South African Kids Are Brand-Savvy and Exert a Strong Influence on Household Purchases
What role do South African kids play in influencing household purchases?
Here’s what we know about this question, based on data on South African kids aged 6 to 12 and their parents from our global Kidfluence study:
South African families help each other out. Almost all kids in South Africa (96%) participate in household tasks, most commonly cleaning and playing with kids. Almost two-thirds regularly help relatives outside their home – substantially above the global average of 40%. And in return, 62% of South African families receive help from other relatives, especially babysitting and purchases for kids.
South African kids influence what their families buy. 7 in 10 South African parents say their child plays a role in household purchase decisions – and 11% say it’s a big role. The main categories that kids influence are entertainment (97%), food and groceries (94%), restaurant (89%), vacations and day trips (80%, and electronics (75%). Additionally, 65% of kids participate in decisions about the gifts their family buys for others.
When kids in South Africa want their parents to buy something, they make a case. They don’t just advise their parents on purchase decisions – just over half have made a presentation to their parents to ask for something they really wanted.
They have money of their own and spend it across a variety of categories. Most South African kids (84%) have their own money and 76% have saved up to buy something. Most of them get money in cash – from a regular allowance (63%), for life events like birthdays (71%), or randomly from parents (75%) or other family members (63%). When they spend their money, kids 6 to 9 are most likely to buy toys (84%), followed by food, snacks, and drinks (71%). Kids 10 to 12 spend a little more broadly, with food, snacks, and drinks #1 at 76%, followed by toys (59%), clothes and shoes (49%), video games and in-game purchases (48%), and game consoles and accessories (32%).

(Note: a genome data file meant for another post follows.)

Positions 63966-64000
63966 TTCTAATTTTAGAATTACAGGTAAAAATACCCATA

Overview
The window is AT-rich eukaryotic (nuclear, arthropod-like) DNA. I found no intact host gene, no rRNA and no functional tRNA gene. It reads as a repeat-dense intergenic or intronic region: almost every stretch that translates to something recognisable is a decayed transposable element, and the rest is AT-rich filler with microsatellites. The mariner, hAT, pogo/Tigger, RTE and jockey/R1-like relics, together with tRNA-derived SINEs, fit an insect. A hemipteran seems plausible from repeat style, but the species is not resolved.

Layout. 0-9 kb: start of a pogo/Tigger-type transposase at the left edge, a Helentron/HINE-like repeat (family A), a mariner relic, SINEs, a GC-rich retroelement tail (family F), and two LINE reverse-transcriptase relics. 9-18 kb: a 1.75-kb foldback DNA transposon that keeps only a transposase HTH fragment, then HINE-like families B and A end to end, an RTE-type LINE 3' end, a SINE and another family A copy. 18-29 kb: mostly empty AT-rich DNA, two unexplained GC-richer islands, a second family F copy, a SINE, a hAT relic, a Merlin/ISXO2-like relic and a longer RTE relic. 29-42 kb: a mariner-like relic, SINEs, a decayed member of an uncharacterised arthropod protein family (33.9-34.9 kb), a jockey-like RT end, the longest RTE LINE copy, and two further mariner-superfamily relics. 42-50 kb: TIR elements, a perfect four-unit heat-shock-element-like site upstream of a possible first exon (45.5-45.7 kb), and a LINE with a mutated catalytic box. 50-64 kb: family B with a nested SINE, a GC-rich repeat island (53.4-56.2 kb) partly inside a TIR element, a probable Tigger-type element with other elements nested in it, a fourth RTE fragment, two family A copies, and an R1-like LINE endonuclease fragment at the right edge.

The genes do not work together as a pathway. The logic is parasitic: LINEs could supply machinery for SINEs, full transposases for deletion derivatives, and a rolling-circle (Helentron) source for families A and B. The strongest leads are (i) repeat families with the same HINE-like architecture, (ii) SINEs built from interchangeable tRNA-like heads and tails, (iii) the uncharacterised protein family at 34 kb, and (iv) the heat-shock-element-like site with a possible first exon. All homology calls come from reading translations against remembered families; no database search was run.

They are engaged with brands. South African kids understand and value brands – 85% say they really like certain brands and 67% think it’s worth paying more for brands or products that they like. They are substantially more likely than their global peers to enjoy watching ads for things they like (83% in South Africa vs. 77% globally) and to follow certain brands (73% vs. 67%).
And they love shopping in stores. Kids in South Africa are more likely than kids globally to ask their parents to take them to stores they like (90% in South Africa vs. 83% globally) and to think it’s more fun to visit a store than to shop online (85% vs. 75%).